04/23/2014 11:23 am ET Updated Jun 21, 2014

Non-Status-Quo Economy

Our modern, industrial-growth civilization is sick. In both senses of the word, it is ill and sickening. It is the cause and the effect. There is no need to run through the list of deep problems in our economy, society, ecosystem and spirituality -- our collective consciousness.

At the same time, the Earth's "immune system" is being activated in many interconnected ways. For example, it seems that, every other day, a new proper noun is born -- "this economy," "that capitalism," joining the rank of some decades-old ones -- in a global struggle to give language to our new consciousness, and to find a way out of our economic, ecological and spiritual abyss. Here are some notable ones: Regenerative Economy, Sharing Economy, Collaborative Economy, Restorative Economy, Responsible Economy, Steady-state Economy, Circular Economy, Natural Capitalism, Sustainable Capitalism, Green Capitalism, Spiritual Capitalism, Ecosocialism...

Call it the rise of the non-status-quo economy and things-must-change capitalism. The need to add special adjectives in front of the word "economy" and "capitalism", is a powerful demonstration that our status-quo-economy and as-it-is-capitalism is unsustainable, irresponsible, unnatural, brown, exclusive, linear and based on perpetual capital accumulation and industrial growth.

Let a hundred flowers bloom! That seems to be the Zeitgeist of the planet's immune system response. At the same time, these various schools of thoughts/lines of action don't seem to be interested in talking to each other. They are often divided along ideological lines and tend to cluster in homogeneous social group. The public is understandably confused and distracted by a crowded marketplace of ideas. Is it time for a convergence of these different streams, to build a United Front for systems change?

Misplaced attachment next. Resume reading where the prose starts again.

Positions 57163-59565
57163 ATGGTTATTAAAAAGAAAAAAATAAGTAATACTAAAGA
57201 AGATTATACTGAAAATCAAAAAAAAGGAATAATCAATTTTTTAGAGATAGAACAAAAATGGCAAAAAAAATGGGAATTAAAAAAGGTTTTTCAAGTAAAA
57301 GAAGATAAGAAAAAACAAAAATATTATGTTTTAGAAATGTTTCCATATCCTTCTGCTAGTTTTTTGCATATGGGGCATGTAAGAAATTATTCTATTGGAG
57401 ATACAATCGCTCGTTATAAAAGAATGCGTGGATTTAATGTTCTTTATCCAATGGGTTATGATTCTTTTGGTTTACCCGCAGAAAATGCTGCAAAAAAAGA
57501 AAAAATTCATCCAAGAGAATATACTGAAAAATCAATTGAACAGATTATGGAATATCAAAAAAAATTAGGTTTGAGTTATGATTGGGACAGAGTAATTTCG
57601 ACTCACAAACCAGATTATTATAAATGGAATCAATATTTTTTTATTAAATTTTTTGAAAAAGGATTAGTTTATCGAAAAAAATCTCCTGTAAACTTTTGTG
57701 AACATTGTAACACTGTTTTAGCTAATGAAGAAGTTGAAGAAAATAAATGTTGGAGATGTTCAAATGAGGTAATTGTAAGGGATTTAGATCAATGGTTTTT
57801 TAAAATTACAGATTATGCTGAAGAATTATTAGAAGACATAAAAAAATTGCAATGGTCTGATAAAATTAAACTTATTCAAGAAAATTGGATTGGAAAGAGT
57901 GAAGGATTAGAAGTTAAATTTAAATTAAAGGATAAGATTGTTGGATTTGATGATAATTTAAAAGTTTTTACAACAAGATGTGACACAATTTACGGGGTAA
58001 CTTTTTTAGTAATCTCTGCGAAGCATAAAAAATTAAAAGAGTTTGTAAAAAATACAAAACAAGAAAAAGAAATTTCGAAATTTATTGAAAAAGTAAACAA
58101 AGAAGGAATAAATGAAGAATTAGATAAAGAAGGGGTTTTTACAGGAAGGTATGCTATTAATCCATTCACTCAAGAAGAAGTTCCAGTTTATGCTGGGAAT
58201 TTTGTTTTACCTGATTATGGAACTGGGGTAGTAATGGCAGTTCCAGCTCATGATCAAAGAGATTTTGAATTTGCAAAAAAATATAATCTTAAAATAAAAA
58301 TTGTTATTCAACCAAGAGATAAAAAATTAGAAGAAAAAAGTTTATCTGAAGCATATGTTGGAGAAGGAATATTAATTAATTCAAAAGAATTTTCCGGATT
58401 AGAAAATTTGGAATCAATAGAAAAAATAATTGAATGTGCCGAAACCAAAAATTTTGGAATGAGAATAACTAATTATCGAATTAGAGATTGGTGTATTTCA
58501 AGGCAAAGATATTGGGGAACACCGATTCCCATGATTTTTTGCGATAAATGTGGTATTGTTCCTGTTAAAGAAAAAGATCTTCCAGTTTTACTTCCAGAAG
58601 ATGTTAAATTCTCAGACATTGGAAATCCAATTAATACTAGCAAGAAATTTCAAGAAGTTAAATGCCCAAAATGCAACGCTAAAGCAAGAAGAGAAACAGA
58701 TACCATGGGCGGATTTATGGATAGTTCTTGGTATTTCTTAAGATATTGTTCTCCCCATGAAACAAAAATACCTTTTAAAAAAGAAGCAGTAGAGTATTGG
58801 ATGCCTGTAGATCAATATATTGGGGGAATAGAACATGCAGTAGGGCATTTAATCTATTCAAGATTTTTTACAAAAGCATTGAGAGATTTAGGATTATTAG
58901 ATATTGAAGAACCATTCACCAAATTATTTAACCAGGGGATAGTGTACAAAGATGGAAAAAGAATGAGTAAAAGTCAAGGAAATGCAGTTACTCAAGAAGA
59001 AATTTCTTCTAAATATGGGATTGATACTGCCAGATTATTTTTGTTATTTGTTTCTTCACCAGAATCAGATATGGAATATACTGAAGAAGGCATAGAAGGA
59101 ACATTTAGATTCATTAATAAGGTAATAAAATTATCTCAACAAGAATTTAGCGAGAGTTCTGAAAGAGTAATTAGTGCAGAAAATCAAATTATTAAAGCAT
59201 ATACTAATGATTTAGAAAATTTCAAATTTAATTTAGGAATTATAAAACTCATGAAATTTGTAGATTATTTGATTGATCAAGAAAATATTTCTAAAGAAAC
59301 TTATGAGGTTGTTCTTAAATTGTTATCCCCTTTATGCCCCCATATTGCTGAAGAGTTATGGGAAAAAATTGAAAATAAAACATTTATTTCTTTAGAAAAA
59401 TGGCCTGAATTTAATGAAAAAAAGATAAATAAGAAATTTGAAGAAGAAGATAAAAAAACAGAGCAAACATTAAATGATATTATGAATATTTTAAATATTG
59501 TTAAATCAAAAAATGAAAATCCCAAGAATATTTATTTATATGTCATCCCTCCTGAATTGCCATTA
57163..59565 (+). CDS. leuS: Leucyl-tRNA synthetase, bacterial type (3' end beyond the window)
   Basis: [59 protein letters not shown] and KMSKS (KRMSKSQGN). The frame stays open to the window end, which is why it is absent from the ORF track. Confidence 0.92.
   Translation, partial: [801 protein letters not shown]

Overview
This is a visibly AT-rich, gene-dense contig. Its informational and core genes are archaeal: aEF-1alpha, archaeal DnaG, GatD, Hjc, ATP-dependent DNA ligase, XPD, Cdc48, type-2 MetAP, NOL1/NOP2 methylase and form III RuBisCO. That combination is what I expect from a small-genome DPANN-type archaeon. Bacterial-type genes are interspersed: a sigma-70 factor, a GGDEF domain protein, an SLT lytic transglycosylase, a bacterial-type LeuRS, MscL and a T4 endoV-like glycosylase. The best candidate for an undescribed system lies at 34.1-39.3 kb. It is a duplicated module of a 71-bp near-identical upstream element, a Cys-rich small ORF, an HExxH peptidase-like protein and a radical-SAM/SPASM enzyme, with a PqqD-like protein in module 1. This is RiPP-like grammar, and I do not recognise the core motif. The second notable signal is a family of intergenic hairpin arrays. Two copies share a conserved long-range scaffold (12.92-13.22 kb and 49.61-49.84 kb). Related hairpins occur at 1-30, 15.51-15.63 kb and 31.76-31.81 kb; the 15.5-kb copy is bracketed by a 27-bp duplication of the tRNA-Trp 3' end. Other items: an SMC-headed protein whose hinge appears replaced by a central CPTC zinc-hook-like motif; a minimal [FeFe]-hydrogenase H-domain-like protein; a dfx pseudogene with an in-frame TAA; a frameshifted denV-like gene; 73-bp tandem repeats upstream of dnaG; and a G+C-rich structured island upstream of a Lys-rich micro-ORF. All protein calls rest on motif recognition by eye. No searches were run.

As pointed out by a recent Harvard Business Review article, "The Collaboration Imperative," by Blu Skye Consulting's team and partners:

Addressing global sustainability challenges -- including climate change, resource depletion and ecosystem loss -- is beyond the individual capabilities of even the largest companies. To tackle these threats, and unleash new value, companies and other stakeholders must collaborate in new ways that treat fragile and complex ecosystems as a whole.

Beyond the materialist confines of "economy" and "capitalism," there are nascent movements (always built upon timeless wisdom and ancient traditions) to create a new collective consciousness, a new culture. As someone wise one said, "there is no system so good that the people in it do not need to be good."

Two inspiring models are the Giftivism embodied by ServiceSpace community, and the Great Turning showcased at Canticle Farm in East Oakland, California.

In these two communities, I have seen more "truth" than anywhere else, because the people here are leading their outer transformation with inner transformation, and are being the change they want to see in the world. They are guided by spirit such as:

Service doesn't start when you have something to give, but rather when you have nothing left to take.


To provides a platform for the planetary shift from an industrial-growth society to a life-sustaining society -- one heart, one home, and one block at a time.

Indeed -- "If you want to be a rebel, be kind."